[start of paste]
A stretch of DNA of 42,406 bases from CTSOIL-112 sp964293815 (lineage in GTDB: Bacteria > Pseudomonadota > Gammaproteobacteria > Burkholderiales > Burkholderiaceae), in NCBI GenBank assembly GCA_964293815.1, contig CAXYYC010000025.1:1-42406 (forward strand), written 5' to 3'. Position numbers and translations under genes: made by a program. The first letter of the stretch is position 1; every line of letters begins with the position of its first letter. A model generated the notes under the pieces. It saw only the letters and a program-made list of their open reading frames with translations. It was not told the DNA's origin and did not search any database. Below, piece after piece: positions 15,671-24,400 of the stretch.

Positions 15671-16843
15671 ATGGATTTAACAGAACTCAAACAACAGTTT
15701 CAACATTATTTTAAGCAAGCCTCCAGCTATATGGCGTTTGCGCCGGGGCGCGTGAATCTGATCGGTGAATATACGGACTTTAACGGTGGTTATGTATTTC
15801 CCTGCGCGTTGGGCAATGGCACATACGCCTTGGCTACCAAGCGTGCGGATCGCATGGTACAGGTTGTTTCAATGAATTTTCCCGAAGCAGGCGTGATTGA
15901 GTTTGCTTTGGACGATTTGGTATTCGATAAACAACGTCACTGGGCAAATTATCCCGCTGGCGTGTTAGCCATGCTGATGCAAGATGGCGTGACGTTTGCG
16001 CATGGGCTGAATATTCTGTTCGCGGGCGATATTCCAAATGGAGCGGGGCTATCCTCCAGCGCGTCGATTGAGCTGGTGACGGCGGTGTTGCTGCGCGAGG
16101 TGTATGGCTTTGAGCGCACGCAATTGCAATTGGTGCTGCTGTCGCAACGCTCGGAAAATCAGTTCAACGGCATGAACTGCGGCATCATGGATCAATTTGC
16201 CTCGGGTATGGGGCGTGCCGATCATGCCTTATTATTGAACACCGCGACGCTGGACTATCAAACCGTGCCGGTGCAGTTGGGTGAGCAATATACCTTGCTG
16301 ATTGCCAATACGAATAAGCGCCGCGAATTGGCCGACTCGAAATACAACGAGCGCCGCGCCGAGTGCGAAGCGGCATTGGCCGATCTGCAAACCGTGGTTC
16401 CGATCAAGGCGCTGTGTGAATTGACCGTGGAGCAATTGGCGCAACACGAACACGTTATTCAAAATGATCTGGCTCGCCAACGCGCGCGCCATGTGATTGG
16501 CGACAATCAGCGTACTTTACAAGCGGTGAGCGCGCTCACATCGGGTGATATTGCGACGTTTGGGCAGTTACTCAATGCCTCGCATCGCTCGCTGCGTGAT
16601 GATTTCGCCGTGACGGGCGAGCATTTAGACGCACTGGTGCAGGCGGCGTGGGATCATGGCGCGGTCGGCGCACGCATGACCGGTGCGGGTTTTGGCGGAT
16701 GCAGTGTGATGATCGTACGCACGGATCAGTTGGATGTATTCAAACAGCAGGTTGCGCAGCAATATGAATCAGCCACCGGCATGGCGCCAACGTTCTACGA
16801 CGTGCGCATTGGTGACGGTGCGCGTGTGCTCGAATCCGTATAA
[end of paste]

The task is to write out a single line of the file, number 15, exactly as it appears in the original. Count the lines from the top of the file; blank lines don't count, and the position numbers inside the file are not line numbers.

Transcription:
16801 CGTGCGCATTGGTGACGGTGCGCGTGTGCTCGAATCCGTATAA